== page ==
Marketing, AI and Ethics

by | 19 Nov 2020 | Data

Marketing, AI and Ethics

What does a scandal look like before it’s a scandal? Ben Keith of Simple, the Intelligent Marketing Platform, explores AI in financial services marketing and reminds us of some important ethical and compliance considerations.

The UK PPI scandal

In the late 90s the UK’s ‘Which?’ magazine, a provider of independent consumer advice, warned that Payment Protection Insurance (PPI) was poor value, and that UK banks were using inappropriate sales practices to push what was for them a very profitable product. Two decades later, the UK’s PPI scandal had cost the financial sector a staggering £37.5bn. Lloyds was hit the hardest, having to pay over £20bn in compensation to mis-sold customers, Barclays was next with a compensation bill of some £10bn. Very large numbers indeed, but were there warning signs and why might they be relevant to a discussion about AI ethics in banking?

The written evidence provided by ‘Which?’ to the UK Govt panel on mis-selling and cross-selling gives an insight. Among the factors highlighted as root causes, the following bank behaviours stand out as particularly relevant:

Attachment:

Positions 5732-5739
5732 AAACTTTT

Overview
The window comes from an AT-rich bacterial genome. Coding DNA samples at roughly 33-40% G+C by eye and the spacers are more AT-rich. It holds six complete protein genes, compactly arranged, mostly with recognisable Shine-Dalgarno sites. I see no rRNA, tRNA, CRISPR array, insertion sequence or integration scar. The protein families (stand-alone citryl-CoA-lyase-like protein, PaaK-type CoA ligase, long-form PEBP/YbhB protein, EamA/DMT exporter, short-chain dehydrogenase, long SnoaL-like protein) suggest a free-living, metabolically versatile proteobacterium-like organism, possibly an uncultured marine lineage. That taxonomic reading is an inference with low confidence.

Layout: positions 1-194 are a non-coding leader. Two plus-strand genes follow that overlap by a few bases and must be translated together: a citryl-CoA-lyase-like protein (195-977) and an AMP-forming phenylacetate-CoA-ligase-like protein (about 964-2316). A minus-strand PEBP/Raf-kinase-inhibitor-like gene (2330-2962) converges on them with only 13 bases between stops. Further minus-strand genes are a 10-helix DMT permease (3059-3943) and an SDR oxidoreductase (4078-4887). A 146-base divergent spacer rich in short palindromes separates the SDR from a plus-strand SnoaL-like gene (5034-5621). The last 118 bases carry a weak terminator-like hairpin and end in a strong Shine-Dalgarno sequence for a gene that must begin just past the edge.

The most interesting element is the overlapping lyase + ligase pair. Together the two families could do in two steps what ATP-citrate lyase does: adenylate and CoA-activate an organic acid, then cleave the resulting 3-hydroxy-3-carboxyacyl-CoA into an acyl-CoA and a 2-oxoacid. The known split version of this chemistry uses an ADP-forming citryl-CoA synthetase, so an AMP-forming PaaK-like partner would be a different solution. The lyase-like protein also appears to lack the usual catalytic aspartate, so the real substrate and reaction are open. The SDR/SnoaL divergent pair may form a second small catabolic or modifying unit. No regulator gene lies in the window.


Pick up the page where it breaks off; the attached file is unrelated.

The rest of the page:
• A tick-box approach to compliance
  • Poor product design
  • Disregard of warning signs

Before getting into these three, and how we might be walking into the next FSI mis-selling scandal, a quick backgrounder on AI in marketing.

AI in Marketing

Marketing’s embrace of computing has been going on for as long as there have been computers to use and data to analyse. They offer the promise of enlightenment, of greater insight into markets, where a company might do better or new or different, and ultimately a deeper understanding of us as consumers, our fundamental needs and aspirations.

It’s probably fair to say that Marketing’s embrace of computing started at the top of the funnel, informing strategic planning and awareness, but has steadily advanced down through to the conversion end as both computing power and the range of digitally enabled channels have increased exponentially.